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Our Biotech Future’

In response to:

Our Biotech Future from the July 19, 2007 issue

To the Editors:

Freeman Dyson has written his usual insightful essay [“Our Biotech Future,” NYR, July 19], but I differ on one important point regarding how evolution works. He points out that black leaves would be more efficient than green ones at capturing sunlight, and then tries to explain why leaves are not black. In doing so, he implicitly assumes that natural selection, left to itself after enough time, will always zero in on the most efficient means for improving adaptation. However, natural selection proceeds via a narrow point-to-point pathway, not a wide all-encompassing one. In solving any given problem it can make use of only what happens to be available at that particular time.

An anecdote illustrates this better than a

discourse. Many years ago I was in a group of chemists making new antibiotics. One path taken was to synthesize cephalosporins with the ring sulfur atom replaced by oxygen, a chemically profound alteration. These oxy-cephs turned out to be orders of magnitude more potent than the natural ones. Why then did Nature not discover them, given so much time? Because the immediate precursors of cephalosporins on the synthetic pathway Nature had created to make them had a sulfur atom, not an oxygen atom, in the key position. The corresponding oxy precursor either did not then exist or was chemically unsuited to that pathway, and there was no going back a dozen steps to find a missing link that could go on to oxy-cephs, because every step in natural selection must be adaptive in its own right.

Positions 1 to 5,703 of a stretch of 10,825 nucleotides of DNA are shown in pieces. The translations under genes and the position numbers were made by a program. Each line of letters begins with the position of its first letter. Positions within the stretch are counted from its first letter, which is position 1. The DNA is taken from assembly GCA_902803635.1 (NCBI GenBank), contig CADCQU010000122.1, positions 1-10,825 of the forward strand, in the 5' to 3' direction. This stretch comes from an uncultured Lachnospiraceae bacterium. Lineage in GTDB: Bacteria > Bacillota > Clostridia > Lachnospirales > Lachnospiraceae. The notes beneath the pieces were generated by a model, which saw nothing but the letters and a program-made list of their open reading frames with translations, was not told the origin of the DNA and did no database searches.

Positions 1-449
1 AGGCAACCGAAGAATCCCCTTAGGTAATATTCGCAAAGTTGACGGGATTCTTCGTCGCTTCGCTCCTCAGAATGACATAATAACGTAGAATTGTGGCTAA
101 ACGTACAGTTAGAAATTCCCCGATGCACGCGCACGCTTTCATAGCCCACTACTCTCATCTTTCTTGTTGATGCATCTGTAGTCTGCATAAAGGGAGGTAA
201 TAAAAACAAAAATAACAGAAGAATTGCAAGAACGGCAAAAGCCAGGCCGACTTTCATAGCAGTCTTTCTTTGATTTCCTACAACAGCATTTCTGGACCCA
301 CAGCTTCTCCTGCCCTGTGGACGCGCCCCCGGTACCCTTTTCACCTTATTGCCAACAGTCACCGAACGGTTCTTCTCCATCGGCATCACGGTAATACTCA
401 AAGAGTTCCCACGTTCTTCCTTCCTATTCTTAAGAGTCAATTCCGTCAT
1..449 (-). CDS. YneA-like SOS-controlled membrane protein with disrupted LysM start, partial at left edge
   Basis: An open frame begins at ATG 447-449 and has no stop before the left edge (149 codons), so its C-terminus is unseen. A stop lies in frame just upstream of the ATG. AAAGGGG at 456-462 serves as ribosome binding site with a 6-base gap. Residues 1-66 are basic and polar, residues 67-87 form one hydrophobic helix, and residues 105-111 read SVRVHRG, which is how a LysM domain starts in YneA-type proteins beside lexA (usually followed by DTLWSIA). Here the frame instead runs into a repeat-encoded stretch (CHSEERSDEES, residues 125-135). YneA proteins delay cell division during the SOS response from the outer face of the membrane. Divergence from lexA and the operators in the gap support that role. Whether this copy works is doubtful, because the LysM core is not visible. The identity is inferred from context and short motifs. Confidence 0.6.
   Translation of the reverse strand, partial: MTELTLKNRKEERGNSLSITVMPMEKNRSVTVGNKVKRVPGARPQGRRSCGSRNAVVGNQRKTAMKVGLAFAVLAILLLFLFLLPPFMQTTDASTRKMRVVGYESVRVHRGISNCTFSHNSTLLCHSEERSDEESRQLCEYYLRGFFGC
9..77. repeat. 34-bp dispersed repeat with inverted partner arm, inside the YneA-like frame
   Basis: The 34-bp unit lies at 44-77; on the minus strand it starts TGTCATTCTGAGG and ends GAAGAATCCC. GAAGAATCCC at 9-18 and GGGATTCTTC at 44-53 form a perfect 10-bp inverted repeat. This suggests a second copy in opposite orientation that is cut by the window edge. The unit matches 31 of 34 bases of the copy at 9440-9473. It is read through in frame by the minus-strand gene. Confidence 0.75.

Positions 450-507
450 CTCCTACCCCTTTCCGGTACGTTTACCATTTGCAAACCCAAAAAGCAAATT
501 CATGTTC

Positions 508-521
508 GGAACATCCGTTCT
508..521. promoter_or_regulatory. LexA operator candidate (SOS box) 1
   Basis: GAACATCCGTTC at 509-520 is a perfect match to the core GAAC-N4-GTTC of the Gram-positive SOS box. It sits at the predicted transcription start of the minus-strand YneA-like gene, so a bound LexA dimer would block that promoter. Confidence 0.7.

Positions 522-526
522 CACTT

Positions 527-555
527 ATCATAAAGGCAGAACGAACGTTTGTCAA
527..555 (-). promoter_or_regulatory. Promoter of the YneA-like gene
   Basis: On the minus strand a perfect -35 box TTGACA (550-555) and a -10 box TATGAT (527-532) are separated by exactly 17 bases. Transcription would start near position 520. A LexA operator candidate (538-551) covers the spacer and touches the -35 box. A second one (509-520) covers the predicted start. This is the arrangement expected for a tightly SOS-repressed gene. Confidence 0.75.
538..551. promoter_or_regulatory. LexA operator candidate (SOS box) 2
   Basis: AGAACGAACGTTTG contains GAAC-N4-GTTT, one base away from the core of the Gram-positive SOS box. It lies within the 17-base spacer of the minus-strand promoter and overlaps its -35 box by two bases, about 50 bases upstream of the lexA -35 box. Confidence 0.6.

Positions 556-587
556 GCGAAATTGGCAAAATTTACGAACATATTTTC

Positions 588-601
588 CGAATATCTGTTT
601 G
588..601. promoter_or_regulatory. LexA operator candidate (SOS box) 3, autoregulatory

The basic premise is that every step in evolutionary change is stochastic and adaptive. No new structure that appears in this way persists unless it is immediately adaptive, even if just one more step might produce something very superior. Thus green leaves dominate because they happen to have come along before black ones, and also because chance uncovered no route from green to black that was adaptive at every new step.

Raymond A. Firestone

Stamford, Connecticut

Freeman Dyson replies:

Raymond Firestone correctly points out that evolution is constrained by the laws of chemistry and can only move one step at a time. His analogy between antibiotics and leaves is a good one. Evolution has failed to produce black leaves because they must be made of silicon, and the chemical reduction of silicate rock or sand to silicon cannot be done in one step. Although silicon is one of the most abundant elements, it occurs naturally in rock and sand in combination with oxygen, and no form of life has evolved a chemical pathway leading from silicon dioxide to pure silicon.

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